What did George Orwell say about nuclear war?
It’s been a harrowing week. Russian Federation President Vladimir Putin has made more nuclear threats. NATO leaders, including those in Canada, pay no mind to the very real potential of a nuclear catastrophe.
Meanwhile at mass grave sites, UN investigators are literally unearthing evidence of widespread killings and torture of civilians by Russian forces in formerly Russian-controlled towns in Ukraine.
On a more positive note, more countries signed or ratified the UN Nuclear Ban Treaty this week, officially known as the Treaty on the Prohibition of Nuclear Weapons (TPNW). No doubt these countries are rushing into the arms of pro-disarmament movements to signal their dismay at dangerous events unfolding between the superpowers.
You may recall that in Canada, Prime Minister Justin Trudeau blew-off the UN Nuclear Ban Treaty as “sort of useless,” and he has refused to meet with the Canadian atomic-bomb survivor, Setsuko Thurlow, who accepted the Nobel Peace Prize in 2017.
PeaceQuest Cape Breton essayist Sean Howard continues his brilliant efforts to awaken readers to the global nuclear threat. This week, he reminds us of the famous George Orwell, author of Animal Farm and 1984.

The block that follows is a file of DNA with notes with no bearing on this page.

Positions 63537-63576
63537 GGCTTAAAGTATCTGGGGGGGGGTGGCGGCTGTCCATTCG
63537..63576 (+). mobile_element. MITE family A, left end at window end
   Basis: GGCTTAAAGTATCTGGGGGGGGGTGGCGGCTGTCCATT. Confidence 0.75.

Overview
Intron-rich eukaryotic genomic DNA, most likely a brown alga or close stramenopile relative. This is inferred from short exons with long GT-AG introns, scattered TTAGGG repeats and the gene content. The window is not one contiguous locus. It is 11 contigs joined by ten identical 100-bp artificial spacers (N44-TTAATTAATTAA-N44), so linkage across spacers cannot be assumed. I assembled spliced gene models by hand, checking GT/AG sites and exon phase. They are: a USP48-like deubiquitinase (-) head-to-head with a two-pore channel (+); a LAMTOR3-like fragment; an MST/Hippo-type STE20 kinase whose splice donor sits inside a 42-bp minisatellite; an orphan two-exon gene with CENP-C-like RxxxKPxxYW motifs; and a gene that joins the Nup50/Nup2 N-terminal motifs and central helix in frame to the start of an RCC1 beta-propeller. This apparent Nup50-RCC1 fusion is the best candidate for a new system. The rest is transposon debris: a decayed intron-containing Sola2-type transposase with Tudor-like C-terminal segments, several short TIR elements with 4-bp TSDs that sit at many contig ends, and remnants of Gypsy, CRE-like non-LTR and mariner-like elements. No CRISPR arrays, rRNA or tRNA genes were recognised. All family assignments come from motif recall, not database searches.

Writing in the Cape Breton Spectator, Howard says, “As George Orwell foresaw as early as October 1945, the fundamental political paradox of the atomic age is that while the Bomb rendered ‘national security’ anachronistic, an explosively obvious contradiction in terms, it imbued its possessors with unprecedented ‘superpowers’ not just to destroy but dominate.”
“We have before us,” Orwell wrote, “the prospect of two or three monstrous superstates, each possessed of a weapon by which millions of people can be wiped out in a few seconds, dividing the world between them.” This means either, he argued, “bigger and bloodier wars, and perhaps an actual end to the machine civilization,” or, “and really this is the likeliest development,” a “cold war” in which “the surviving great nations make a tacit agreement never to use the atomic bomb against one another.” “Suppose,” he pondered:
…they only use it, or the threat of it, against people who are unable to retaliate? In that case we are back where we were before, the only difference being that power is concentrated in still fewer hands and that the outlook for subject peoples and oppressed classes is still more hopeless.
“Had the atomic bomb,” Orwell concluded, “turned out to be something as cheap and easily manufactured as a bicycle or alarm clock, it might well have plunged us back into barbarism, but it might, on the other hand, have meant the end of national sovereignty and of the highly-centralized police state.”
But if “it is a rare and costly object as difficult to produce as a battleship, it is likelier to put an end to large-scale wars at the cost of prolonging indefinitely a ‘peace that is no peace’”—an allusion, I presume, to the famous verdict passed by a British army officer, Archibald Wavell, on the 1919 Versailles treaties ‘ending’ World War One:
After “the war to end war” they seem to have been pretty successful at making a “Peace to end Peace.”
- Read “State of the State in a Nuclear Age” by Sean Howard, published on September 14 by the Cape Breton Spectator